I work in the financial industry as a developer and not that the financial industry has any greater implementation of XML than any other, but web applications that utilize back office processing for loan applications, or new account opening processes, or retail internet banking applications all to some extent make calls to a host. Many times it’s a DB2 database, and many times some other process that returns account information or validation information in xml format.
One of the fun things that I found working in ColdFusion is the many ways you can manipulate xml data. I’m certain this type of process isn’t exclusive to ColdFusion, but I wanted to put it out there anyway. Many developers have a little apprehension about working with new technologies at first, or trying something that hasn’t been already tried and true and of course documented heavily. And frankly it’s hard to find the extra time with a heavy work load and deadlines to meet to go off experimenting But I managed to put aside some time to look at parsing XML into an object that developers are all familiar with, the Query object. As a developer, writing SQL is common place, so I figured maybe looking at a hybrid approach to XML and SQL in ColdFusion, might prove to offer some benefit.
So I’ll show an example of reading in a Phonebook xml document. It will look like this: You can copy this and save it off as phonebook.xml if you like.
Reading in the xml is short and sweet simply by using this little block of code.
<cfhttp url=”http://www.mywebsite.com/myxmldocs/phonebook.xml” method=”GET” resolveurl=”No” ></cfhttp>
<cfset mydoc = XmlParse(CFHTTP.FileContent)>
Now you’ve got the xml object in a defined variable name called “mydoc”.
Next you set a variable to contain the child element nodes of the xml document and do the same to define the size of the document, which you will see in a bit as to what it’s used for.
<cfset pb = http://mydoc.phonebook.XmlChildren>
<cfset size = ArrayLen(pb)>
Now create a query object with the phonebook data. As you can see we already know what the node properties and names are to create the myquery object containing the xml “column names”. I say column names to relate the data to a structure like a database.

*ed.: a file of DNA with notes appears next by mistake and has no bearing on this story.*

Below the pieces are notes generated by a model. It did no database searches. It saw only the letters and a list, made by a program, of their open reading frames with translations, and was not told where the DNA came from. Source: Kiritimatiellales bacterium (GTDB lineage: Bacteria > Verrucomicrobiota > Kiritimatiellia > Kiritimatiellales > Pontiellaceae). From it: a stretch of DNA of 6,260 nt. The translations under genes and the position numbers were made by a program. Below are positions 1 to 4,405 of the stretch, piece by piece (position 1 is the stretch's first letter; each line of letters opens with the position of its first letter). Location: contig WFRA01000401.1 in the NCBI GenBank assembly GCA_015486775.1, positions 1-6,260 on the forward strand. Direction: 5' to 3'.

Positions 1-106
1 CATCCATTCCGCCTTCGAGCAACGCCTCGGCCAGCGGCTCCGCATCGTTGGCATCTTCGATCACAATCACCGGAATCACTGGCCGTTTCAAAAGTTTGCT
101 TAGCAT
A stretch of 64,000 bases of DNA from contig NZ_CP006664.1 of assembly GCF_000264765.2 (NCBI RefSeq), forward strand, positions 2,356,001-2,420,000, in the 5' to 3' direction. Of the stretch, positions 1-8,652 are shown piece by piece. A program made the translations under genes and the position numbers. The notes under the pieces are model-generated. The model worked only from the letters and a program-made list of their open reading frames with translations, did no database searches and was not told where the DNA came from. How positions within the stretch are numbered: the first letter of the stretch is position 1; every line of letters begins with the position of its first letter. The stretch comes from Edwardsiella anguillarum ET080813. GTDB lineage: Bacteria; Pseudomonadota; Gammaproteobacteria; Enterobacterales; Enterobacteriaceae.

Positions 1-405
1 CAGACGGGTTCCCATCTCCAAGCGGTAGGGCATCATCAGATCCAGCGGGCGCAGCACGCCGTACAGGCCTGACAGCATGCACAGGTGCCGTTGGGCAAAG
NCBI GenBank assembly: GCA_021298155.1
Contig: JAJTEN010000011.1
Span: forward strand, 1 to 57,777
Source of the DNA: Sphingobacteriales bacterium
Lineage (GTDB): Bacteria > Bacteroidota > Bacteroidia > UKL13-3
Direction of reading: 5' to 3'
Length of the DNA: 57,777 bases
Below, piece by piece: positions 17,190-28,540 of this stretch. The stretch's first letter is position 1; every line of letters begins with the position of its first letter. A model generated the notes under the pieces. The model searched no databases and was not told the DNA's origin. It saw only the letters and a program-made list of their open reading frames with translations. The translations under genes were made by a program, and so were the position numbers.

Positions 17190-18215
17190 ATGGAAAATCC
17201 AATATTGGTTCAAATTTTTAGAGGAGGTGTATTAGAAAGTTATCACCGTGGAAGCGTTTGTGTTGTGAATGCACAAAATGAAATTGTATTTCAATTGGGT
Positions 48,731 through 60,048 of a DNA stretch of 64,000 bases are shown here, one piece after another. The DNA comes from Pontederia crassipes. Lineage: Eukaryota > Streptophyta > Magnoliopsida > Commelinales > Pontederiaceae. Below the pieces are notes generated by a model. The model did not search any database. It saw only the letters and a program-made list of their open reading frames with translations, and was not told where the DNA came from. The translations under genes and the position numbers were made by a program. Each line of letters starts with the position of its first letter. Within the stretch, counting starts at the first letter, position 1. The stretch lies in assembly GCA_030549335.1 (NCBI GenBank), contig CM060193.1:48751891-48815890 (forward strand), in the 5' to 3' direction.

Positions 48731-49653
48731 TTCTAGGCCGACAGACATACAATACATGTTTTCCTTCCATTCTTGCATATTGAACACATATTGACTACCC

<cfset myquery = QueryNew(“cat, firstName, lastName, phone, email”)>
Now that we have the “Columns” of the query object, we use the Size object to give us the parameters to define the Rows like this.
<cfset temp = QueryAddRow(myquery, #size#)>
Now you’ve established a Query Object ‘temp’.
Now comes the part where you fill the Query Object with the data from the XML document. Loop through every “row” in the object adding its value from the xml object like an array.
<cfloop index=”i” from = “1” to = #size#>
<cfset temp = QuerySetCell(myquery, “cat”,
<cfset temp = QuerySetCell(myquery, “firstName”,
<cfset temp = QuerySetCell(myquery, “lastName”,
<cfset temp = QuerySetCell(myquery, “phone”,
<cfset temp = QuerySetCell(myquery, “email”,
Essentially what you’ve just done is take the xml and turn it into the same type of data structure you would have when you query a database.
The rest should look familiar to many ColdFusion developers who use ColdFusion Components which is a great practice.
Call the query function using the CFINVOKE. This particular function is if you were to sort the phonebook individuals by last name.
<cfinvoke component=”pbook_meths” method=”sortLName” returnVariable=”Result”>
<cfinvokeargument name=”q_obj” value=”#myquery#”>
The output of the result from the function would be no different than that of a normal SQL query.
<table border=1 width=500 align=center>
<th>category</th><th>fist name</th><th>last name</th><th>phone</th><th>email</th>
<td>#cat#</td><td>#firstName#</td> <td>#lastName#</td> <td>#phone#</td> <td>#email#</td>
The function being called would be stored in its own file as components are in ColdFusion and would look like this.
<cffunction name=”sortLName” access=”remote” returnType=”query”>
<cfargument name=”q_obj” required=”Yes” >
<cfquery name=”pbTest” dbType=”query”>
order by lastName,cat
Your component can contain numerous functions manipulating the xml query object just the same as you would a normal query from a database. You don’t have the power that a relational database offers of course, but if you’re comfortable writing SQL, you may find yourself hitting the ground running with working with xml in ColdFusion.
Thanks and Happy Coding.